What’s My Line? GPUs Help Researcher Decipher Ancient Sanskrit

by Isha Salian

With 10 verb tenses, eight noun cases, three grammatical genders and a strong predilection for compound words, Sanskrit is not an easy language to teach a human — let alone an AI model.

But Indologist Oliver Hellwig is undertaking the challenge, training deep learning models that can analyze Sanskrit texts up to 4,000 years old. A digital repository of Sanskrit works parsed word by word would enable researchers to more easily search for information and better identify passages with parallel context.

AI is being used to interpret historical texts in German and Italian, as well as classical Japanese literature. But most existing NLP models are geared towards Western languages that follow similar rules of grammar, punctuation and formatting.

That presents a challenge for researchers developing software to transcribe and analyze scripts that are read right to left, are pictographical instead of phonetic, or — like Sanskrit — often don’t use character breaks between words.

Unlike English, Sanskrit is a highly inflected language, which means words change their form depending on their function in a sentence. Some Sanskrit verbs have more than 200 forms depending on the context. The language also has an extensive vocabulary, with more than 50 words for terms like “sun” or “moon” — making it essential that an AI model be trained on a large, diverse dataset of text.

Hellwig, a postdoctoral researcher at the University of Zurich, Switzerland, knew 15 years ago that computational tools could enable new possibilities for his linguistics research — but found that just a fraction of Sanskrit manuscripts have been digitized into machine-readable text.

For a half hour almost every day since, he’s been changing that bit by bit, painstakingly parsing Sanskrit works and adding them to a database that now consists of 4.5 million manually labeled words.

Hellwig began building Sanskrit-parsing tools from scratch — starting with statistical models before advancing to more complex optical character recognition and NLP models. Using an NVIDIA Quadro GPU, he’s now training deep learning models that can identify characters and find word endings in Sanskrit texts.

AI tools that transcribe Sanskrit could help digitize a vast corpus of historical manuscripts, spanning epic poetry, religious texts and Ayurvedic medicine.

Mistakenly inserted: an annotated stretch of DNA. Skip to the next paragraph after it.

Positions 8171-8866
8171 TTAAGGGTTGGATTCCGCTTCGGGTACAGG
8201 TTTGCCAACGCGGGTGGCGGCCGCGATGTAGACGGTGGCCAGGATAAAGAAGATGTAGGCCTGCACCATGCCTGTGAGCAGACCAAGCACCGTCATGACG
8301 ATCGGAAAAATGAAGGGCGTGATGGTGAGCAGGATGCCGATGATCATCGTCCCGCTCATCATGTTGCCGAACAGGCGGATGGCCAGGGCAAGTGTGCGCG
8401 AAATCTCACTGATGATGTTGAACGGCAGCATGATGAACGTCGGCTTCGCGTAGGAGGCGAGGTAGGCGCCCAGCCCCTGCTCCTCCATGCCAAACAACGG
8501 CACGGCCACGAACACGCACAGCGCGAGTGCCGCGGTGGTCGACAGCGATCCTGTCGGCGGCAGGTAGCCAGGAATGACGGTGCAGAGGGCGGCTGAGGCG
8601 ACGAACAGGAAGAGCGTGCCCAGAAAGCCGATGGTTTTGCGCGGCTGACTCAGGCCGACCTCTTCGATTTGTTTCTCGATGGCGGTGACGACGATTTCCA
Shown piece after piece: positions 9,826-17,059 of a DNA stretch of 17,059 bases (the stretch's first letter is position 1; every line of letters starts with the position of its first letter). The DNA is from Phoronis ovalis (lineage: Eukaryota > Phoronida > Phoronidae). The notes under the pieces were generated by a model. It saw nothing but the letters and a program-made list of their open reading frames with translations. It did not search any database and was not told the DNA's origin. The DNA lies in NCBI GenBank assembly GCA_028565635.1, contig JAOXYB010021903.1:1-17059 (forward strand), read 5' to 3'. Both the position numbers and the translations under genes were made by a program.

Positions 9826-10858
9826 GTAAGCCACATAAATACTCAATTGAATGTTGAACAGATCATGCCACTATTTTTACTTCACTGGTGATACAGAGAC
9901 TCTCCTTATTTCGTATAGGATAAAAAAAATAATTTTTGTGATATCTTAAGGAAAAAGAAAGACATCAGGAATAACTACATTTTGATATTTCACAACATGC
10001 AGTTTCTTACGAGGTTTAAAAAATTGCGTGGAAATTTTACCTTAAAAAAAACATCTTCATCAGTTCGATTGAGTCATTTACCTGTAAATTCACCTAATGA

Segmenting Sanskrit 

When training an AI model for texts based on the Latin alphabet, researchers can teach the neural network to detect white spaces to determine where one word ends and another begins.

That’s not the case for Sanskrit manuscripts, where one line of text can be made up of multiple words merged together into just one or two compound strings. The word sandhi, meaning “connection,” is used to describe the phonetic process of joining these words together.

An effective NLP model for Sanskrit texts must be able to split a sandhied line into individual words, posing a significant challenge for researchers.

“Any algorithm has to a certain degree understand the semantics of a line of text to generate a valid split form of it,” said Hellwig. “What’s quite trivial for English is actually the most problematic step in Sanskrit.”

The deep learning tool Hellwig developed to split lines of Sanskrit into individual words is 10 to 15 percent more accurate than previous methods.

“I was surprised that it worked so well,” he said, “because it’s a complicated task, even for human readers using the original forms of these texts.”

Using an NVIDIA GPU helped Hellwig speed up training his AI models by 10x. This speed allows him to evaluate errors faster, and efficiently develop more accurate models. His sandhi-splitting tool is now being used on a large Sanskrit corpus dubbed GRETIL.

Many historians debate the age of key Sanskrit texts — particularly religious works like the Bhagavad Gita. To contribute to this academic conversation, Hellwig wants to use neural networks and NVIDIA GPUs to analyze the grammatical structure and language patterns in ancient Sanskrit texts.

By connecting this linguistic evidence with a model of how Sanskrit changed over time, he hopes to help determine when some of these major texts were composed.

Main image shows a leaf from a manuscript of the Mahabharata, a 100,000-verse Sanskrit epic poem that includes the Bhagavad Gita  a foundational Hindu text. Image from Miami University Libraries Digital Collections, available in the public domain.